One of my guilty pleasures involves collecting World Cup football stickers. There, I said it. Therefore a report this week suggesting that it would cost the average consumer more than £450 to complete the 640 space sticker album came as a shock. It also shed light on a battle involving official World Cup sticker supplier Panini, who has been supplying official tournament stickers for all but one World Cup since 1970, and Topps, who is a competitor and allege unfair competition.
Topps complained to the European Commission back in 2010 that it was being denied entry into the official World Cup sticker market because of restrictive agreements and practices involving Panini, FIFA (the world football governing body) and national football associations.
Now, with the competition in Brazil in full swing, mathematicians at the University of Geneva (presumably supported by Topps) have published a report on the high costs of sticker collecting. Topps has also taken the opportunity to revitalise its arguments and try to prod the Commission into action. It claims that the FIFA licensing model is not transparent or objective, and discriminates in favour of Panini, thus infringing Articles 101 (relating to anti-competitive agreements) and 102 (abusing a dominant position) of the EU Treaty. In particular, Topps alleges that FIFA requires a licensee to have national association permissions before being considered for its own sticker licences, yet national associations are reticent to license their own rights to a company without FIFA rights approval. Topps points to the price per individual sticker doubling between 1998 and 2014.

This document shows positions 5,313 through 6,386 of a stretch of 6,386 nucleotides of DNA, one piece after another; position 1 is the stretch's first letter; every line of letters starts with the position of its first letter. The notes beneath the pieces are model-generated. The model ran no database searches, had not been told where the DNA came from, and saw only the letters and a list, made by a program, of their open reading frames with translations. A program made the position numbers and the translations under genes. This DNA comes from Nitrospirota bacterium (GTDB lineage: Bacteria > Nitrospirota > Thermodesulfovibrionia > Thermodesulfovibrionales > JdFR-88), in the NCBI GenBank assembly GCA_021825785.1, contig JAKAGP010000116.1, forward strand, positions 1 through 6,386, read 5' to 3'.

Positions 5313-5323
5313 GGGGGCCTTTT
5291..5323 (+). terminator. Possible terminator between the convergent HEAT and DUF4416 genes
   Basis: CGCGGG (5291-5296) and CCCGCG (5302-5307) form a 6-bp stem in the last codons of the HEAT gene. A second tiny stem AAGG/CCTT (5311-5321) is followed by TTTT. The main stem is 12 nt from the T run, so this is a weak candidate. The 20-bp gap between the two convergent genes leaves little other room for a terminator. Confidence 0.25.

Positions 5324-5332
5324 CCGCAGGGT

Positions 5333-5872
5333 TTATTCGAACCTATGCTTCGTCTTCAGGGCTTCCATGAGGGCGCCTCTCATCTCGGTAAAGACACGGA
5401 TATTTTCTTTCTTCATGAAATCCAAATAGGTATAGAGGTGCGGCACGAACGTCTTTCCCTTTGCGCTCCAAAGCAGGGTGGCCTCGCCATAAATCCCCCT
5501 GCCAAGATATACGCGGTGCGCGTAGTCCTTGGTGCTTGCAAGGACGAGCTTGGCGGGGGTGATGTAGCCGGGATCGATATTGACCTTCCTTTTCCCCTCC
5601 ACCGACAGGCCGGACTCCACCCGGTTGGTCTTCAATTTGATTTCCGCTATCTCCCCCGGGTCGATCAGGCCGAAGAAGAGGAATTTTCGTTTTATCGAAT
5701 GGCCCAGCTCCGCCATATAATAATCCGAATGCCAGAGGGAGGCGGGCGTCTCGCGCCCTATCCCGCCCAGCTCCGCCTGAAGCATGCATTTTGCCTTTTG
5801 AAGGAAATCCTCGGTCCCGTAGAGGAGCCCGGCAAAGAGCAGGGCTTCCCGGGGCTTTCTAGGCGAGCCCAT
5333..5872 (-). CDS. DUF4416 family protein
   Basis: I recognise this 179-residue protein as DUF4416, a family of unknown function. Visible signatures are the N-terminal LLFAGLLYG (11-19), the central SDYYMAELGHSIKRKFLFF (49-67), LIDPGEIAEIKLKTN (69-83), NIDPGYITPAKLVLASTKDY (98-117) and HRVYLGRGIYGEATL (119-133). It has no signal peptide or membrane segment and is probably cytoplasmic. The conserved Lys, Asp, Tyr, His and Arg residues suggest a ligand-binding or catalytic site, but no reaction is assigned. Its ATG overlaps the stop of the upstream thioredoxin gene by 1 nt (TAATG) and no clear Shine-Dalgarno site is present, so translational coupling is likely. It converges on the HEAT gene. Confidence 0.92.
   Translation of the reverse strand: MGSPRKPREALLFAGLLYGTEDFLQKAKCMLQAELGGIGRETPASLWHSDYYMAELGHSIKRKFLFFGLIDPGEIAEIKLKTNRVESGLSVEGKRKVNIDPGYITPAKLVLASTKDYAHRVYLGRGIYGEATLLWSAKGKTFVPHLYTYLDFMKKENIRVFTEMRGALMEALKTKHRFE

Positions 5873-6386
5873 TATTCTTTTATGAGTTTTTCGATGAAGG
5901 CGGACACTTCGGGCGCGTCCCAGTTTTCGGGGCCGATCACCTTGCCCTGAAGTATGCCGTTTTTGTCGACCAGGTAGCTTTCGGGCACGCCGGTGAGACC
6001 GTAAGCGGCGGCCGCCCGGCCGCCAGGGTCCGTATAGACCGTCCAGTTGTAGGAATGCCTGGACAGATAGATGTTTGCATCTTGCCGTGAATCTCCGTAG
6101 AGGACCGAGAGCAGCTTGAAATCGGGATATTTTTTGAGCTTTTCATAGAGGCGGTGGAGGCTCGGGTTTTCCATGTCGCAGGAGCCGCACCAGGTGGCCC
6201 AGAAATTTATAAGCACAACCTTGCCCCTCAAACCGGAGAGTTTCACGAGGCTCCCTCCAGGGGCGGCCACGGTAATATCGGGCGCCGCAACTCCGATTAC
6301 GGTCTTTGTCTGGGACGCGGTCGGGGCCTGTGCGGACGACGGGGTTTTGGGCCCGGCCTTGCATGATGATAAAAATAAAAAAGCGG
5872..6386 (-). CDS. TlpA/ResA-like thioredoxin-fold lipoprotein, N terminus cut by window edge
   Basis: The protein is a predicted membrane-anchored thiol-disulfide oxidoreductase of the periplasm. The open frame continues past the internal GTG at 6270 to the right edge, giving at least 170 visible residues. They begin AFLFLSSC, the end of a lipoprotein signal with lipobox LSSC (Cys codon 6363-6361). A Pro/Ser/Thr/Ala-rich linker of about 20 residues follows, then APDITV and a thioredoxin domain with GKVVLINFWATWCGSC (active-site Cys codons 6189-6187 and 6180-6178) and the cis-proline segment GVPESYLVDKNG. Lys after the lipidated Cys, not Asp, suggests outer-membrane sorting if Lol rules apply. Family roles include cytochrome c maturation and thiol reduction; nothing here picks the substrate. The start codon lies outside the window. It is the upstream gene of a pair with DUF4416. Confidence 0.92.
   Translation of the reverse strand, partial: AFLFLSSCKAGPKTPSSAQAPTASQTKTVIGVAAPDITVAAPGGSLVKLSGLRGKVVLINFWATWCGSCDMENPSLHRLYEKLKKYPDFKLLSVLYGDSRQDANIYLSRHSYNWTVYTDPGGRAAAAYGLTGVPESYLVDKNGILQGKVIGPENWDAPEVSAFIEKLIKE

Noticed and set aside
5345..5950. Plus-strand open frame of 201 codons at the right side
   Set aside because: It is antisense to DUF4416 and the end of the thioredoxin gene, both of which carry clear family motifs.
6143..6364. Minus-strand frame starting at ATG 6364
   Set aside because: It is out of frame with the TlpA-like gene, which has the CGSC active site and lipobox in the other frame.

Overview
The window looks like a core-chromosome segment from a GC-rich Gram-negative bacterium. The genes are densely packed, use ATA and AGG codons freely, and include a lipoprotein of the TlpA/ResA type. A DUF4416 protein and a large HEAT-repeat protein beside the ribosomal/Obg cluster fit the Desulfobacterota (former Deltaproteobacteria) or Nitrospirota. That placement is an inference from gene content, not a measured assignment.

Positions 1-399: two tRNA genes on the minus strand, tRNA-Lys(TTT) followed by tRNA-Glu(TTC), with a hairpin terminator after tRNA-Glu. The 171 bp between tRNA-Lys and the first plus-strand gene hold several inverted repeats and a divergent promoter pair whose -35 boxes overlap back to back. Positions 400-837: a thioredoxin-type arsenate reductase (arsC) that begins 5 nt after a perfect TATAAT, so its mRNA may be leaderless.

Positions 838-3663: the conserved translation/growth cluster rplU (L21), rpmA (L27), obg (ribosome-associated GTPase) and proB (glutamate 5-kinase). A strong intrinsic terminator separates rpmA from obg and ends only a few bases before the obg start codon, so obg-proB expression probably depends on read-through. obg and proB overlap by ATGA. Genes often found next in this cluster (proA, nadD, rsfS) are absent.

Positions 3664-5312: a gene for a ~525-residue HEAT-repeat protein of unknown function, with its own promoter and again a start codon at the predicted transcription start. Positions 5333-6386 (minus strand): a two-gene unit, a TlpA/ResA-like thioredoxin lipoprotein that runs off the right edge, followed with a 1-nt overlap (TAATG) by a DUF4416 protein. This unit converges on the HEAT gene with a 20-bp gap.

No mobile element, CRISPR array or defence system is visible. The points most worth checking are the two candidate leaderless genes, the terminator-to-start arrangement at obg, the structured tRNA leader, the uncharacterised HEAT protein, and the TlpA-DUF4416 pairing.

In any event, the “children deserve better from Brussels!” Michael Eisner, the owner of Topps, emotively retorted. Adults too! I may reconsider my next sticker album adventure if my other half actually found out about the true cost of my ‘nasty’ habit. Until that dark day, I’m looking forward to buying an extra 20 packets on my way home!